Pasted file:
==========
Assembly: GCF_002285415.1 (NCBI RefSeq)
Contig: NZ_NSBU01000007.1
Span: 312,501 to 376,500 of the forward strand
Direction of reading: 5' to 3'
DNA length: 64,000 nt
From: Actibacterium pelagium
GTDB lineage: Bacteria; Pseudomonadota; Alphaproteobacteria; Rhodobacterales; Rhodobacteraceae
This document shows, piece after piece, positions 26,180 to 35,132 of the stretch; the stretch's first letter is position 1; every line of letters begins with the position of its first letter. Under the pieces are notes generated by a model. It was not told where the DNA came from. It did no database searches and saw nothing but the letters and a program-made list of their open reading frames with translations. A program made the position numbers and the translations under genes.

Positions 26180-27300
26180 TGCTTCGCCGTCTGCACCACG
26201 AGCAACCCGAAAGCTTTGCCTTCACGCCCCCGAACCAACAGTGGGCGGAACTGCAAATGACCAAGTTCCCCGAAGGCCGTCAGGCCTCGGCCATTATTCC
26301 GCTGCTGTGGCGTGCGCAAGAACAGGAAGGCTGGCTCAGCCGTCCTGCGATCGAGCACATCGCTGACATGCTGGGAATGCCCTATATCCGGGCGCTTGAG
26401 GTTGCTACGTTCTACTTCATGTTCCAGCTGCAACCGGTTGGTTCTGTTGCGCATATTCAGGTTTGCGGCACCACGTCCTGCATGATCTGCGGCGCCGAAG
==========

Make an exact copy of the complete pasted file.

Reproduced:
Assembly: GCF_002285415.1 (NCBI RefSeq)
Contig: NZ_NSBU01000007.1
Span: 312,501 to 376,500 of the forward strand
Direction of reading: 5' to 3'
DNA length: 64,000 nt
From: Actibacterium pelagium
GTDB lineage: Bacteria; Pseudomonadota; Alphaproteobacteria; Rhodobacterales; Rhodobacteraceae
This document shows, piece after piece, positions 26,180 to 35,132 of the stretch; the stretch's first letter is position 1; every line of letters begins with the position of its first letter. Under the pieces are notes generated by a model. It was not told where the DNA came from. It did no database searches and saw nothing but the letters and a program-made list of their open reading frames with translations. A program made the position numbers and the translations under genes.

Positions 26180-27300
26180 TGCTTCGCCGTCTGCACCACG
26201 AGCAACCCGAAAGCTTTGCCTTCACGCCCCCGAACCAACAGTGGGCGGAACTGCAAATGACCAAGTTCCCCGAAGGCCGTCAGGCCTCGGCCATTATTCC
26301 GCTGCTGTGGCGTGCGCAAGAACAGGAAGGCTGGCTCAGCCGTCCTGCGATCGAGCACATCGCTGACATGCTGGGAATGCCCTATATCCGGGCGCTTGAG
26401 GTTGCTACGTTCTACTTCATGTTCCAGCTGCAACCGGTTGGTTCTGTTGCGCATATTCAGGTTTGCGGCACCACGTCCTGCATGATCTGCGGCGCCGAAG